Mark: I think the big difference in the approach to our most recent album has been that Willie and I have previously, on the three or four albums before this, brought in much more completed songs. Maybe I’d bring in a four-and-a-half-minute demo song with an intro and a verse and a chorus and a second verse and another chorus and a solo and have it all laid out for the guys and everyone would kind of take a whack at it and make their changes to it, but previously songs were presented as completed pieces of music. On [VII: Sturm und Drang], I’m not too sure as to the reason why, but it was a lot different.  We were bringing in, say, two riffs that worked well together but weren’t quite a song, and we didn’t know the direction it was headed and which riff was the verse or chorus, so the contributions were introduced when they were far less developed. This made for a much more collaborative album, and that was really across the board. Most specifically though, this was with Willie and I, where Willie brought in an idea and I completed it, or I brought one in and he added to it, and it wound up as a completed song. That was probably the primary difference in terms of the song writing difference on this album and our last few.

MI: Between you, Jim Root, Willlie Adler and Mick Thomson, there’ll be some serious shredding power on this upcoming tour, is there any chance of the four of you having a shred-off?

Mark: Yeah, I’m not sure, but I’m not opposed! Those decisions aren’t up to me this time around.

MI: Songs like Overlord drew a lot of positive attention to your ability to play diverse styles, as well as the rest of the band; has this encouraged you to explore your musical talents and interests outside of heavy metal?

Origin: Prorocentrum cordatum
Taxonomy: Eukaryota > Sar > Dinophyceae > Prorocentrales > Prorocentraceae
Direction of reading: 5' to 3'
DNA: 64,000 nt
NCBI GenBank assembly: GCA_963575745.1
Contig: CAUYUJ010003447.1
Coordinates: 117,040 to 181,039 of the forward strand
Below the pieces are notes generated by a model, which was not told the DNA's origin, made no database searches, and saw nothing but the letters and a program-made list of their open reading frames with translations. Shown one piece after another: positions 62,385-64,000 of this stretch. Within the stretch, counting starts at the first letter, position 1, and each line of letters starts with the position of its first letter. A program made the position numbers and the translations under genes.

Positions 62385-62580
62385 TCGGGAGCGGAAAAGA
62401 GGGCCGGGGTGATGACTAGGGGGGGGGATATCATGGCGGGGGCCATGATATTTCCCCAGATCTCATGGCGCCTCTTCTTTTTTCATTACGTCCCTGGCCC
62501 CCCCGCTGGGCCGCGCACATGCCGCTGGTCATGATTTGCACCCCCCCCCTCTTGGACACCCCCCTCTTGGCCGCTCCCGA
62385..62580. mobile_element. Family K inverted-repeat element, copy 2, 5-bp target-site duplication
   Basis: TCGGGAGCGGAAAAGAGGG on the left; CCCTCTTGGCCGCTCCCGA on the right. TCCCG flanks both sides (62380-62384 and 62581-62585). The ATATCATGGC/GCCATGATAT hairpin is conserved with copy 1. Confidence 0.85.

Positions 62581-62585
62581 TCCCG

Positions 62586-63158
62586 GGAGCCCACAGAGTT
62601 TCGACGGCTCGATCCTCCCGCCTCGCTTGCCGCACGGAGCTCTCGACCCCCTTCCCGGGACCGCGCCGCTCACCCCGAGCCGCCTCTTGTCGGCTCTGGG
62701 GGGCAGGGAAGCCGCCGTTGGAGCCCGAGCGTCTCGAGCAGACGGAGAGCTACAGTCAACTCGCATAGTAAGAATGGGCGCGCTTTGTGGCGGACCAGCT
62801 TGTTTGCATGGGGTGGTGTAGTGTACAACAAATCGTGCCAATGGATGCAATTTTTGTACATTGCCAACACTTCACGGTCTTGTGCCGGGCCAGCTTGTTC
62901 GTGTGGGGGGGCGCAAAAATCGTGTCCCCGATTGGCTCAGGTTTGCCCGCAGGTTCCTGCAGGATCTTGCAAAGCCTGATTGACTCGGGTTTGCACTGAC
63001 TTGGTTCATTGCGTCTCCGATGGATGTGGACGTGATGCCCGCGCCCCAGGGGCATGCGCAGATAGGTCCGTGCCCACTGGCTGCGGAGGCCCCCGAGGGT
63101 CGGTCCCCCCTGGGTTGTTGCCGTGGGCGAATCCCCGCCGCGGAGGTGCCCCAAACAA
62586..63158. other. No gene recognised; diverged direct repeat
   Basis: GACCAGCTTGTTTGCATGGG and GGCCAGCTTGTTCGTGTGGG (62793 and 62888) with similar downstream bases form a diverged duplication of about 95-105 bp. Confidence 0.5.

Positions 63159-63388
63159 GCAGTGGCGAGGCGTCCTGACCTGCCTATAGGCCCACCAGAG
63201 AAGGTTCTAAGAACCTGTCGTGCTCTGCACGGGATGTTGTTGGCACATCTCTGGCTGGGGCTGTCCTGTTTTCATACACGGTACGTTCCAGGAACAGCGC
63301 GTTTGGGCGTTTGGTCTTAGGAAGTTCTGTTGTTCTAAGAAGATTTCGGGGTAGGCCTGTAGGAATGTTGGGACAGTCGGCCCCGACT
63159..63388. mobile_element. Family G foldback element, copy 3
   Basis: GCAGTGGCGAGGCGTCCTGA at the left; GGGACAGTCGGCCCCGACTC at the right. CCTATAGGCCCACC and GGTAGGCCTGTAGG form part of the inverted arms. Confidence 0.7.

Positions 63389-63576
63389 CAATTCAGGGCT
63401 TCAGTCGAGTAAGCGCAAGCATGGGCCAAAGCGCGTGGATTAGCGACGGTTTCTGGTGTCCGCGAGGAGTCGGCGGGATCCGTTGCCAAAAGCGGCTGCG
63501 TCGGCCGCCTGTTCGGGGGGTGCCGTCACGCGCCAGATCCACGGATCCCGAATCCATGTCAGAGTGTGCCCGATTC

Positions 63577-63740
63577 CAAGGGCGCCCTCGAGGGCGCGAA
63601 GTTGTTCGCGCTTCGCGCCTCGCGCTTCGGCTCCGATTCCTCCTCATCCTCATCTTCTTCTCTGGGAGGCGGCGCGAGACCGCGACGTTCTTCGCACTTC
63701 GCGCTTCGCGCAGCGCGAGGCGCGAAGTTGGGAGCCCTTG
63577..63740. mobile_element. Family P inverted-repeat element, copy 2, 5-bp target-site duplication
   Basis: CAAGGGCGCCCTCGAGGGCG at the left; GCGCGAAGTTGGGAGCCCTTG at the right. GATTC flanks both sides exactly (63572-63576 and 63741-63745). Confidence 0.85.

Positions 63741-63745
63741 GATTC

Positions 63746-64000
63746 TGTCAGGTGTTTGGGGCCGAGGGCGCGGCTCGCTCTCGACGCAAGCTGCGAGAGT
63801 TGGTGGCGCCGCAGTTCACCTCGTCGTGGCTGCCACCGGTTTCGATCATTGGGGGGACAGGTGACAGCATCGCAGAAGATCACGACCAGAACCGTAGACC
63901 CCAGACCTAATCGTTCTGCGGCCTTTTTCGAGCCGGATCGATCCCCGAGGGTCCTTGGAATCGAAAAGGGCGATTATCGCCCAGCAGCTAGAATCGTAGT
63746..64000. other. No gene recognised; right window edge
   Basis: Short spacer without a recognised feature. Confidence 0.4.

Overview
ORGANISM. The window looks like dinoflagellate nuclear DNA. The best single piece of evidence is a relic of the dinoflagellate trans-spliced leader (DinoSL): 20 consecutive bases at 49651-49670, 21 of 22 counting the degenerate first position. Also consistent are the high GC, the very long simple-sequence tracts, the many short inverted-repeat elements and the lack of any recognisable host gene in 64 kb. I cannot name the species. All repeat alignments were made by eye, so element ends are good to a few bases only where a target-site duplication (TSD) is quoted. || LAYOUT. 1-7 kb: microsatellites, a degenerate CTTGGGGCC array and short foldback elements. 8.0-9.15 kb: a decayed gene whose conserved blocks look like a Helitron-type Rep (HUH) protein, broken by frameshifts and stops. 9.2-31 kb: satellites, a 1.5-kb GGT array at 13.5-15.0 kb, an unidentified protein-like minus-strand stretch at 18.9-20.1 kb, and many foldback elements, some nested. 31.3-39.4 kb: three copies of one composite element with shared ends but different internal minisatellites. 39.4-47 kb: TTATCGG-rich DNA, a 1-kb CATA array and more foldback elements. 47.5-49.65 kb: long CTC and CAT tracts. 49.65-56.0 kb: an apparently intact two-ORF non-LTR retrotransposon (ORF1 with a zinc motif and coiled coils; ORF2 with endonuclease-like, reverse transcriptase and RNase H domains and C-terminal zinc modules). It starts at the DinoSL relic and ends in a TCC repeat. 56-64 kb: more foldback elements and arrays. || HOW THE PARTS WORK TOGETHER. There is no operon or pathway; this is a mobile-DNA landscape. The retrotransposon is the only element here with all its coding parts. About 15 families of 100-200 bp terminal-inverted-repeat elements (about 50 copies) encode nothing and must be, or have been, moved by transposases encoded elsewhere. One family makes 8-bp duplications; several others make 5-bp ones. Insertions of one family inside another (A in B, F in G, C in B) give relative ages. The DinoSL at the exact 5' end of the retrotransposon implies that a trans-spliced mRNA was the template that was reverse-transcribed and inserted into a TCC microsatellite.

Mark: Yeah absolutely! For my part I’m almost always writing, any time I pick up the guitar. I very recently released a couple of songs on Soundcloud that got a bit of press with J.P., the drummer from Clutch, and it’s sort of bluesy and jazz-influenced, with a bit of a fusion sound too. It couldn’t be further away from Lamb of God than it is. I also have a few side projects I’m working on that I’m pretty sure will see the light of day, but nothing I’m ready to announce just yet. A couple of years back we put out a documentary film, called As The Palaces Burn, which inevitably documented Randy’s experiences in the Czech republic, which I composed and arranged the score for. If you give the score a listen, it’s decidedly not metal as well.  I try to stay busy writing music all the time, and generally a lot of it isn’t heavy metal.

MI: Have you taken on any classical theory training?

Mark: In my teens, and learning to play guitar earlier on, I took a few classical lessons, and a fair few jazz lessons. I wouldn’t say that I’m educated in theory but I do know a little bit, which comes into play here and there. Mostly though, I play by ear.

MI: Thanks for your time! Did you have anything you wanted to add?

Mark: Can’t wait to get down there and see the fans!


Headline shows




Also touring with Slipknot – tickets on sale now:

Vector Arena, Auckland                   Wednesday October 26

Brisbane Entertainment Centre    Friday October 28

Qudos Bank Arena, Sydney             Saturday October 29

Rod Laver Arena, Melbourne         Monday October 31 (Melbourne Cup Eve)


Tickets are on sale now from


For all its depth, diversity and cross-pollinated ambition, modern metal needs its figureheads, its heroes and its leaders. LAMB OF GOD have been blazing mercilessly away at the forefront of heavy music for the last 15 years, upholding metal’s intrinsic values of honesty, intensity and creativity while also daring to push boundaries and think outside the heavy box. Exploding into view with 2000’s seminal debut »New American Gospel«, the Virginian quintet inadvertently kick-started the so-called ‘New Wave Of American Metal’ at the dawn of the 21st century; and have notched up a succession of huge commercial hit albums and remorselessly toured the globe ever since. The combination of vocalist Randy Blythe’s excoriating growls and roars, guitarists Willie Adler and Mark Morton’s precision attack and the bowel-shattering rumble of rhythm section John Campbell (bass) and Chris Adler (drums) has both refined and redefined the notion of aggressive metal in the modern era. LAMB OF GOD’s most recent album »VII: Sturm und Drang«, released via Nuclear Blast Entertainment charted at # 2 on the ARIA charts being the band’s highest EVER Australian Chart debut.